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YouTube is rolling out these three features to support mental health, wellbeing of teens

June 20,2024

New Delhi: Last year, Google-owned YouTube announced partnership and product updates to support wellbeing and mental health of teens on the platform. It is now rolling out those features, which include limiting the recommendation of videos that could be negative if watched repeatedly, in more countries.

James Beser, director, product management, recently spoke about how teens can navigate their growing individual interests. He emphasised that YouTube’s updates will help teens put their safety, privacy and wellbeing on priority.

Additional safeguards for teen content recommendations

Beser explained how YouTube is limiting repeated content recommendations for teens of videos featuring social comparison and aggression. The company worked with an Advisory Committee to identify “categories of content that may be innocuous as a single video, but could be problematic for some teens if viewed in repetition.”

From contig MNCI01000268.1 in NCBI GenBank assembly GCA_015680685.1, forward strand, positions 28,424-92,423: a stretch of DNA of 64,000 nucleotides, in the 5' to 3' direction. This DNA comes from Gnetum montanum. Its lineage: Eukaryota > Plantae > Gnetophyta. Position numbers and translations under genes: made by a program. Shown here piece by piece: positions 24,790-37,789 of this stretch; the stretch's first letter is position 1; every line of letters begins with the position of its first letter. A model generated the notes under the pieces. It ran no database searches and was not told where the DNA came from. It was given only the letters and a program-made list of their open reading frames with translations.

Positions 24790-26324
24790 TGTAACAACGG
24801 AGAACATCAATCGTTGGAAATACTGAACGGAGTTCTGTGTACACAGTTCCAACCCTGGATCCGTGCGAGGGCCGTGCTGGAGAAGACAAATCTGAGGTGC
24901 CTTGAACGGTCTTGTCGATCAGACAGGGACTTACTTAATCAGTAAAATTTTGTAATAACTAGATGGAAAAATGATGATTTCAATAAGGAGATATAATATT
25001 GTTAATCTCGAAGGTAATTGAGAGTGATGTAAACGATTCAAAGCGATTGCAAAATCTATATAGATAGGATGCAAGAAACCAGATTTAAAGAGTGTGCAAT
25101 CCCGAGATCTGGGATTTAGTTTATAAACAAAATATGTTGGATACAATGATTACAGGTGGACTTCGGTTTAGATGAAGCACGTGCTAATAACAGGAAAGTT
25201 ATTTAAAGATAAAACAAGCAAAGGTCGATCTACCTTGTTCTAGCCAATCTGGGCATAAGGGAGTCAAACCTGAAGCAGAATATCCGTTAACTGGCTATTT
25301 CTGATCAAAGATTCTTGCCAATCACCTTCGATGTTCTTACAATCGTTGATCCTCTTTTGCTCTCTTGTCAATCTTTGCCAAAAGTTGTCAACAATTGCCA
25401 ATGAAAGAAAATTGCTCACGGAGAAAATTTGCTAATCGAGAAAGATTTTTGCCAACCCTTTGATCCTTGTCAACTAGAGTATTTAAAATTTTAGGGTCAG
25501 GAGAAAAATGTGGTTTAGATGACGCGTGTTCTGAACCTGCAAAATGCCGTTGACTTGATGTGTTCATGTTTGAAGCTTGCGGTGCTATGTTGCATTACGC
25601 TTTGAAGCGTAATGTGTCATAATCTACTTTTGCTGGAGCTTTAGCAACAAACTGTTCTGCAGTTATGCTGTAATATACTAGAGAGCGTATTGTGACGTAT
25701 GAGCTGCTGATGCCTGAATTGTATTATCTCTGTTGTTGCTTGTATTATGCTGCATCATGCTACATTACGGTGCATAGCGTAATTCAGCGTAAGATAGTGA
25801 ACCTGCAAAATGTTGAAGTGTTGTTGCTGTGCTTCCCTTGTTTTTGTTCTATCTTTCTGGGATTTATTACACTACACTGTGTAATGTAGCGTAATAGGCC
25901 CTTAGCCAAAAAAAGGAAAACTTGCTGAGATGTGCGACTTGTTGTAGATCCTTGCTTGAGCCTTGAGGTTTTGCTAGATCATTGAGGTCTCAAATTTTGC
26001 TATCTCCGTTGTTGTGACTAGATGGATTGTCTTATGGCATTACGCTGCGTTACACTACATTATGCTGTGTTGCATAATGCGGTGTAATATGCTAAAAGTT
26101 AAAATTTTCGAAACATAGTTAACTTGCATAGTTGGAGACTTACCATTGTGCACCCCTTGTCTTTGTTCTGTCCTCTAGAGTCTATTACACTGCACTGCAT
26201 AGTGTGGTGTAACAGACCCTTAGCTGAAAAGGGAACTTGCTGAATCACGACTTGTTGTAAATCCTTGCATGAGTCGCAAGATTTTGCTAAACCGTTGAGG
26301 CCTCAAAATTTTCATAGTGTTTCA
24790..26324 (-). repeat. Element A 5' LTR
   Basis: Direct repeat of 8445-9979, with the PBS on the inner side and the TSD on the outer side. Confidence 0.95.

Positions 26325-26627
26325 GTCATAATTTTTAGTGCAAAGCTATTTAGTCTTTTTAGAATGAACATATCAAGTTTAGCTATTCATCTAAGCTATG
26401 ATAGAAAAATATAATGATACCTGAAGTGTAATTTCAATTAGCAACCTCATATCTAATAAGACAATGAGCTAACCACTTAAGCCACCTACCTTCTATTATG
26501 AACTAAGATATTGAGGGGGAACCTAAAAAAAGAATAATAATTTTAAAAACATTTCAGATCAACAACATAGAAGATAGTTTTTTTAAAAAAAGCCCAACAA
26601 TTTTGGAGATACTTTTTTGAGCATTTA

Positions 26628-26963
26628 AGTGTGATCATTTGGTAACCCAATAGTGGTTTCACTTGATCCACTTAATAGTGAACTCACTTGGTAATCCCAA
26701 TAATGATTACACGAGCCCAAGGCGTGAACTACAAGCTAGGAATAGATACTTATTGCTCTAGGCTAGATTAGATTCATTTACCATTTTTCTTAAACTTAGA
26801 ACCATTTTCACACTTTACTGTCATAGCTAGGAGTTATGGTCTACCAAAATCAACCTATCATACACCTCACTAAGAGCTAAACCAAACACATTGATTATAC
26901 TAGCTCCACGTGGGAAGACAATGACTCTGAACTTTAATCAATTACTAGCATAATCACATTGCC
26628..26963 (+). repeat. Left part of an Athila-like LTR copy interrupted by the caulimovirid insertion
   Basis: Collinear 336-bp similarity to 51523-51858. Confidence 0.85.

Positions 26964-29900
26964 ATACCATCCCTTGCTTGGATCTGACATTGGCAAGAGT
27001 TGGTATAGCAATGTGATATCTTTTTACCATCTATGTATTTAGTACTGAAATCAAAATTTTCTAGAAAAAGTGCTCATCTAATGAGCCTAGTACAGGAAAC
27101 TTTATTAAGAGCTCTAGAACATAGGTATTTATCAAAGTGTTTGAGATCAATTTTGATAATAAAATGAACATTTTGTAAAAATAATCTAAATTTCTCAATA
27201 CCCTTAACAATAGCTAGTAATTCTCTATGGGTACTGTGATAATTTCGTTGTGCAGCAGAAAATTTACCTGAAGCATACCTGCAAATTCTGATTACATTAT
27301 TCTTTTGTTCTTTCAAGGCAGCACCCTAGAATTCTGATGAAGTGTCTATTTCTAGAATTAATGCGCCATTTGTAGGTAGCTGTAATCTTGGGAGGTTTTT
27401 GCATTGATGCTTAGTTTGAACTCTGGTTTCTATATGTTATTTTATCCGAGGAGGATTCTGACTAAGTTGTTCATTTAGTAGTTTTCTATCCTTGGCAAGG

“These categories include content that compares physical features and idealises some types over others, idealises specific fitness levels or body weights, or displays social aggression in the form of non-contact fights and intimidation,” the company said in a blog post when it announced the features in November

To help teens manage their screen time, YouTube notifies them with “Take a Break reminders”. These reminders will help teens set boundaries to manage time spent online and disconnect when needed. The feature is available since 2018, and is on by default for teens users (for every 60 minutes) but will now be visually prominent in viewers’ feeds across long-form and Shorts. Beser also said that these reminders will now appear more frequently.

YouTube is also expanding crisis resource panels into a new full-page experience. When teens search for sensitive topics such as related to suicide, self-harm, and eating disorders on YouTube, a new full-page experience will help viewers pause for a moment and explore health topics.

“Viewers will more prominently see resources for third-party crisis hotlines as well as suggested prompts to steer search queries towards topics like ‘self-compassion’ or ‘grounding exercises’, the company said. This feature has also rolled out for viewers of all ages where crisis resource panels are available.

Source: Healthworld

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